Thursday, October 14, 2010

Linguine With Escaped Clams, A Mario Dish

A few years back, I used to watch Malto Mario, Mario Batali's first cooking show. One time he said he was so nervous (I believe it was the first show in the series), he accidentally cut his finger, almost right off! Poor guy.

He has since come a long way from that fellow who just started a new TV gig to where he is today. If you are not familiar with who Mario Batali is, check his link out - http://www.mariobatali.com/. He is one the chefs I follow and highly respect with what he has done and is doing for the food world today.

I watched the series "Spain: On the road again" (http://www.spainontheroadagain.com/) every week when it was on. It was nice to see him do the Spanish thing rather than his usual Italian. I even bought the cookbook which was inspired by the series. Good stories, good recipes. His co-conspirators for the trip were Mark Bittman (http://content.markbittman.com/), Gwyneth Paltrow (http://goop.com/) and some Spanish actress babe named Claudia Bassols. I enjoyed watching this as Mario was learning something new all of the time. It was nice to see the master on a new learning curve. But, Spanish food will be the topic on another day. Today is all about this one pasta recipe of his, which was the first of his dishes I attempted to make. With success.

The dish is called Linguine with Escaped Clams. He said it was named this because of the seafood smell of the dish without the seafood. If done correctly, it actually does smell like there is seafood in the dish. If done incorrectly (which I've done it more than once), it doesn't smell anything remotely close to seafood. I'm giving you this recipe from memory, but you can google it if you like.

Ingredients

- 2 tablespoons plus 2 teaspoons sea salt
- 2 large tomatoes, peeled, seeded and diced, cut into 1/2-inch size 
- 5 cloves garlic, crushed
- 1 1/2 oz's (42.5 g) prosciutto or pancetta. I use prosciutto as I like the flavour better and it has less fat.  
- 1/4 cup EVOO
- 1/2 teaspoon red chili flakes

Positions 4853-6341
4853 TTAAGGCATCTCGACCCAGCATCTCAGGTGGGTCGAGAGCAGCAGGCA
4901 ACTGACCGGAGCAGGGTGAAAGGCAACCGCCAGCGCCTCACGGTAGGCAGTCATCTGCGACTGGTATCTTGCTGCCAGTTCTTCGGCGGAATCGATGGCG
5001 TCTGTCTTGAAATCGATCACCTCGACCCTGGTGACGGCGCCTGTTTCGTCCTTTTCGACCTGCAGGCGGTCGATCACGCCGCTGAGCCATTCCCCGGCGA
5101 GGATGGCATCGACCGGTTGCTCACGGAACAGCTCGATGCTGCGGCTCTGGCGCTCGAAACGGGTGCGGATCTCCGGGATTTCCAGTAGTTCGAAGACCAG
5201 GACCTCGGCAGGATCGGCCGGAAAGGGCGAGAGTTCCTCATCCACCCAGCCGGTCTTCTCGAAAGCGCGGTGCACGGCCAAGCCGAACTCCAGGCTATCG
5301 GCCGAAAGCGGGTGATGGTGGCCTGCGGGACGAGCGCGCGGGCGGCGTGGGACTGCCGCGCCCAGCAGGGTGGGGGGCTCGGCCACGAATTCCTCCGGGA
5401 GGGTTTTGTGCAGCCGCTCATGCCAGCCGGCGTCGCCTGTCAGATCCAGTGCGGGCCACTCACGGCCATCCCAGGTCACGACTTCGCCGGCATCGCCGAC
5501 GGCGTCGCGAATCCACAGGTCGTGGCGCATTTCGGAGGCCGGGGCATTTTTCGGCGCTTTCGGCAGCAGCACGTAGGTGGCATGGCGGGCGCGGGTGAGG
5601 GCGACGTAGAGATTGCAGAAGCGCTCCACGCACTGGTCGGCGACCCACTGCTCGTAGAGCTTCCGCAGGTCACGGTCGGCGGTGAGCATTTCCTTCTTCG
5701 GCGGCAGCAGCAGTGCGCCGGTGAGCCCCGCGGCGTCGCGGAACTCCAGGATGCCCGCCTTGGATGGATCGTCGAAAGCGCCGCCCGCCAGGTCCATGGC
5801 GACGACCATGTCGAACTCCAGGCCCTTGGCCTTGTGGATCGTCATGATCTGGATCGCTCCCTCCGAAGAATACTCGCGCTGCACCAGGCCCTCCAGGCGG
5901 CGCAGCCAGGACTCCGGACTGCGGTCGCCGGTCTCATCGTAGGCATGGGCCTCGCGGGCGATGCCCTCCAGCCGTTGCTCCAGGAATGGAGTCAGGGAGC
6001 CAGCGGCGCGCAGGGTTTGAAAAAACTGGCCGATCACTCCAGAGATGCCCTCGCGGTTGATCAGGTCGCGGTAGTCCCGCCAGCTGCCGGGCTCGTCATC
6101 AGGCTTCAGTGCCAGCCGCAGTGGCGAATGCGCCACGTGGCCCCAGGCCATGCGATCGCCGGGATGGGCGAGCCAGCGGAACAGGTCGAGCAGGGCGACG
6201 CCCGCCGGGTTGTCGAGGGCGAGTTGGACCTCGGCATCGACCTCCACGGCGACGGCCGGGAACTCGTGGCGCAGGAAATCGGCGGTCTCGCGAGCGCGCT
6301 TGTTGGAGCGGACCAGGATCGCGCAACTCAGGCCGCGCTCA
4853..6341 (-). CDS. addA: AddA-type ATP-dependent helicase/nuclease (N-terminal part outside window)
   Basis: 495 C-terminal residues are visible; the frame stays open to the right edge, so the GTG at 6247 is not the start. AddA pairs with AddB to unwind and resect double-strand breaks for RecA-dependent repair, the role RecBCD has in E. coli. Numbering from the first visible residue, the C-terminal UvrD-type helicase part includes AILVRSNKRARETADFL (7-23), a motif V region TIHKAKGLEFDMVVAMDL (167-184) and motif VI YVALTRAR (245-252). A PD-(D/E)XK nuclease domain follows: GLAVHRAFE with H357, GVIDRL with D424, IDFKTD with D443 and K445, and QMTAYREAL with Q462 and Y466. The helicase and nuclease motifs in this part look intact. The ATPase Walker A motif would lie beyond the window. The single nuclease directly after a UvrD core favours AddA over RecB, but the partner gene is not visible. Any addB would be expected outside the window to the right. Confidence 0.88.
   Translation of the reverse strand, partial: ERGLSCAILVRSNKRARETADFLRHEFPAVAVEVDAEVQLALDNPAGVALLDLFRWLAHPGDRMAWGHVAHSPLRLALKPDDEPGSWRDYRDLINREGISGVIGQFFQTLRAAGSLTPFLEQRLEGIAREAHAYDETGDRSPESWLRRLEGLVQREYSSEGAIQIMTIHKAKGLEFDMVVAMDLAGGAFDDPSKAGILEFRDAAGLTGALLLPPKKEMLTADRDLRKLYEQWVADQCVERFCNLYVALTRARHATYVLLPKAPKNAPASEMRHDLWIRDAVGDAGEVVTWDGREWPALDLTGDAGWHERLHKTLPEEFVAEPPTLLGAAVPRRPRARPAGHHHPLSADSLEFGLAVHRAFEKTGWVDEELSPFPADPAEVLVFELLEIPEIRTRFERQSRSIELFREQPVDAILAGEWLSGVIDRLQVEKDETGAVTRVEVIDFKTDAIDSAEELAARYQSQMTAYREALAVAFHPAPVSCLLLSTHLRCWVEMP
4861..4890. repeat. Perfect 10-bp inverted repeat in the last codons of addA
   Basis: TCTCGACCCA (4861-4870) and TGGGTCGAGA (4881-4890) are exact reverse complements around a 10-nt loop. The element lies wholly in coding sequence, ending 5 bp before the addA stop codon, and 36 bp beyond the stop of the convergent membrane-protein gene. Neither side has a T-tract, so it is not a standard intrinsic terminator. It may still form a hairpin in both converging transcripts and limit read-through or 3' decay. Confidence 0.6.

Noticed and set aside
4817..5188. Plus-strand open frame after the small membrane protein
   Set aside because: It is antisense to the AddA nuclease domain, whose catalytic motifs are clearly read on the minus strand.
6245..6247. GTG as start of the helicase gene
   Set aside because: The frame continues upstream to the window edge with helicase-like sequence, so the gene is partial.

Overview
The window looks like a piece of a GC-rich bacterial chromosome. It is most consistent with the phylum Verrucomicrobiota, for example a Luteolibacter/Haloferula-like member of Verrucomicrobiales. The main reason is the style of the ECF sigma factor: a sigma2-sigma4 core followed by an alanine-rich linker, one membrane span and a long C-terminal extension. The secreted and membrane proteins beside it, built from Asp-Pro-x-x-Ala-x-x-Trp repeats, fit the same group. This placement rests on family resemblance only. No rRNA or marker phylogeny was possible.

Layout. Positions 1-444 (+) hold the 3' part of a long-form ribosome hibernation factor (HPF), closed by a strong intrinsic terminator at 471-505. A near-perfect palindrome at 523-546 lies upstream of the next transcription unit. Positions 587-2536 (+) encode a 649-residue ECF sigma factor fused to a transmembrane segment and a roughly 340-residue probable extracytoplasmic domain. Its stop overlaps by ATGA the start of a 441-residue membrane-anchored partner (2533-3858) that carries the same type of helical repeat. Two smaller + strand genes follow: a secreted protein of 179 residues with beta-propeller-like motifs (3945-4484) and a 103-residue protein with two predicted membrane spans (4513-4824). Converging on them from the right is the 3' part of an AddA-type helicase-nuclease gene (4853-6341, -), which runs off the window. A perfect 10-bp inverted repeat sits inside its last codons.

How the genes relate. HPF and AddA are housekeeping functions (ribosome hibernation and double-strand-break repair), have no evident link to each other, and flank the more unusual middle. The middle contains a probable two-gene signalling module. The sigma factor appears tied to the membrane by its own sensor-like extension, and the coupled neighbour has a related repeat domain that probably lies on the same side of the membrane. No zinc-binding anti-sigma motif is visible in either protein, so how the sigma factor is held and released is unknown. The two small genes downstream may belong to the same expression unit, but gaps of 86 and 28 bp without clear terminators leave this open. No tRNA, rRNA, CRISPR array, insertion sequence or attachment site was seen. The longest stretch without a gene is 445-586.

- 1 pound linguine. You can downsize this a bit if you think it's too much. Filling up on tomatoes is probably healthier than filling up on pasta. Any true pasta lover or Italian will disagree and I agree with them, but I'm thinking of being nicely full, not bloated.

Directions

1. Bring 6 quarts of water to a boil and add 2 tablespoons sea salt. Never skimp on the water used to boil pasta. It is better to have a little too much than too little.
2. In a large, non-reactive bowl, combine the tomatoes and the remaining 2 teaspoons of salt, stir gently with a wooden spoon, and set aside.
3. On a clean cutting board, mince the garlic and prosciutto together to make a homogeneous, paste-like mixture.
4. In a 12 to 14-inch saute pan, heat the olive oil over medium-low heat, add the garlic and pork mixture. Cook it gently for 4 to 5 minutes, until it is translucent but not browned. Remove from heat, add the chili flakes, stir well to combine and set aside.
5. Cook the linguine in the boiling water according to package instructions, until tender yet al dente. The more you cook pasta, the easier al dente will be to achieve. Don't give up trying if you are having a hard time reaching this. Drain the pasta, reserving 1/2 cup of the cooking liquid.
6. Toss the drained pasta into the pan with the garlic-prosciutto mixture and the tomatoes. Toss over high heat for 1 minute, adding enough of the reserved pasta water to bring the sauce to desired consistency.
7. Remove from heat and serve in pasta bowls. Serves 4.